Learn About Diarrhea

What is the definition of Diarrhea?

Diarrhea is when you pass loose or watery stool.

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What are the alternative names for Diarrhea?

Stools - watery; Frequent bowel movements; Loose bowel movements; Unformed bowel movements

What is some background information about Diarrhea?

In some people, diarrhea is mild and goes away in a few days. In other people, it may last longer.

Diarrhea can make you feel weak and dehydrated.

Diarrhea in babies and children can be serious. It needs to be treated differently than you would treat diarrhea in adults.

Talk with your health care provider if your child has diarrhea. There can be a lot to know. Your provider can help you learn how to recognize and treat diarrhea in babies and in children.

What are the causes of Diarrhea?

The most common cause of diarrhea is the stomach flu (viral gastroenteritis). This mild viral infection most often goes away on its own within a few days.

Eating or drinking food or water that contains certain types of bacteria or parasites can also lead to diarrhea. This problem may be called food poisoning.

Certain medicines may also cause diarrhea, including:

  • Some antibiotics
  • Chemotherapy drugs for cancer
  • Laxatives containing magnesium

Diarrhea may also be caused by medical disorders, such as:

  • Celiac disease
  • Inflammatory bowel diseases (Crohn disease and ulcerative colitis)
  • Irritable bowel syndrome (IBS)
  • Lactose intolerance (which causes problems after drinking milk and eating other dairy products)
  • Malabsorption syndromes

Less common causes of diarrhea include:

  • Carcinoid syndrome
  • Disorders of the nerves that supply the intestines
  • Removal of part of the stomach (gastrectomy) or small intestine
  • Radiation therapy

People who travel to developing countries can get diarrhea from unclean water or food that has not been handled safely. Plan ahead by learning the risks and treatment for traveler's diarrhea before your trip.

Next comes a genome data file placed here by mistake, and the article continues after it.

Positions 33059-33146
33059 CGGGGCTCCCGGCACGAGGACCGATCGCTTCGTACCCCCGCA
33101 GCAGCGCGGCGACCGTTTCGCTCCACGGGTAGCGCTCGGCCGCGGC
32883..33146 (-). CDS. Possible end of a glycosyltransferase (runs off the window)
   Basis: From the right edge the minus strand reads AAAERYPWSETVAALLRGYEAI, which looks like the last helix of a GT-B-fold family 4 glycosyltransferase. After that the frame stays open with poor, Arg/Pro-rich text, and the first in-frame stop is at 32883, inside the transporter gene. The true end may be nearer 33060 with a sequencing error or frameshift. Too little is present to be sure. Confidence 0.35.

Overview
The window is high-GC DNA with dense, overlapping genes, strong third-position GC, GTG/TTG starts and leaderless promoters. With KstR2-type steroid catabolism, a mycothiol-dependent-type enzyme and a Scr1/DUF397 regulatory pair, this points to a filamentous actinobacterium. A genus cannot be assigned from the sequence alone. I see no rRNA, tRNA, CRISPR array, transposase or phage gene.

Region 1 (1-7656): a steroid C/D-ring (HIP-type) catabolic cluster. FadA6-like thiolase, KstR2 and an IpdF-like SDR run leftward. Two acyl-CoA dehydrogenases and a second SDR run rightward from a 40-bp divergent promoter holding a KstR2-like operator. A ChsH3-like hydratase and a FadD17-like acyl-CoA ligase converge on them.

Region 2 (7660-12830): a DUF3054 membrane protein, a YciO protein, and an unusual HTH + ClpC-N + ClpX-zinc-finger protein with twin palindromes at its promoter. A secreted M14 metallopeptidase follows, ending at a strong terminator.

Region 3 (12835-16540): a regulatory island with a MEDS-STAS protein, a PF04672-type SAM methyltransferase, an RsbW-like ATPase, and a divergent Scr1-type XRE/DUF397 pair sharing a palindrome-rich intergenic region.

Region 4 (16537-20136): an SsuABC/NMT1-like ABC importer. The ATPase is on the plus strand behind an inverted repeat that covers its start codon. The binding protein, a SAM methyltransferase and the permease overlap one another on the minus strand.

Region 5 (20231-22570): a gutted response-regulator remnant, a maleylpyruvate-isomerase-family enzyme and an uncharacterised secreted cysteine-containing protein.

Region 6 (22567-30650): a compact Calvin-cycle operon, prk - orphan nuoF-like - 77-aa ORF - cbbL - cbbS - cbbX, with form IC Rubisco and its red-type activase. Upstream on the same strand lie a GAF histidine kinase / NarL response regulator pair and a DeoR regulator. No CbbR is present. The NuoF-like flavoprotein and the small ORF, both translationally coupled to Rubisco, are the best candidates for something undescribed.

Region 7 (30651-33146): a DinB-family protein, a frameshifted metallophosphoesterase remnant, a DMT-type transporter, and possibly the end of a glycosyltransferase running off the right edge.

How do I perform a home exam for a Diarrhea?

Most times, you can treat diarrhea at home. You will need to learn:

  • To drink plenty of fluids to prevent dehydration (when your body does not have the proper amount of water and fluids)
  • Which foods you should or should not eat
  • What to do if you are breastfeeding
  • What danger signs to watch out for

Avoid medicines for diarrhea that you can buy without a prescription unless your provider tells you to use them. These drugs can make some infections worse.

If you have a long-term form of diarrhea, such as diarrhea caused by irritable bowel syndrome, changes to your diet and lifestyle may help.

When should I contact a medical professional for Diarrhea?

Contact your provider right away if you or your child shows signs of dehydration:

  • Decreased urine (fewer wet diapers in infants)
  • Dizziness or lightheadedness
  • Dry mouth
  • Sunken eyes
  • Few tears when crying

Schedule an appointment with your provider if you have:

  • Blood or pus in your stools
  • Black stools
  • Stomach pain that does not go away after a bowel movement
  • Diarrhea with a fever above 101°F or 38.33°C (100.4°F or 38°C in children)
  • Recently traveled to a foreign country and developed diarrhea

Also contact your provider if:

  • The diarrhea gets worse or does not get better in 2 days for an infant or child, or 5 days for adults
  • A child over 3 months old has been vomiting for more than 12 hours; in younger babies, call as soon as vomiting or diarrhea begins
What should I expect during a doctor appointment?

Your provider will perform a physical exam and ask about your medical history and symptoms.

Lab tests may be done on your stools to find the cause of your diarrhea.

This is also a good time to ask your provider any questions you have about diarrhea.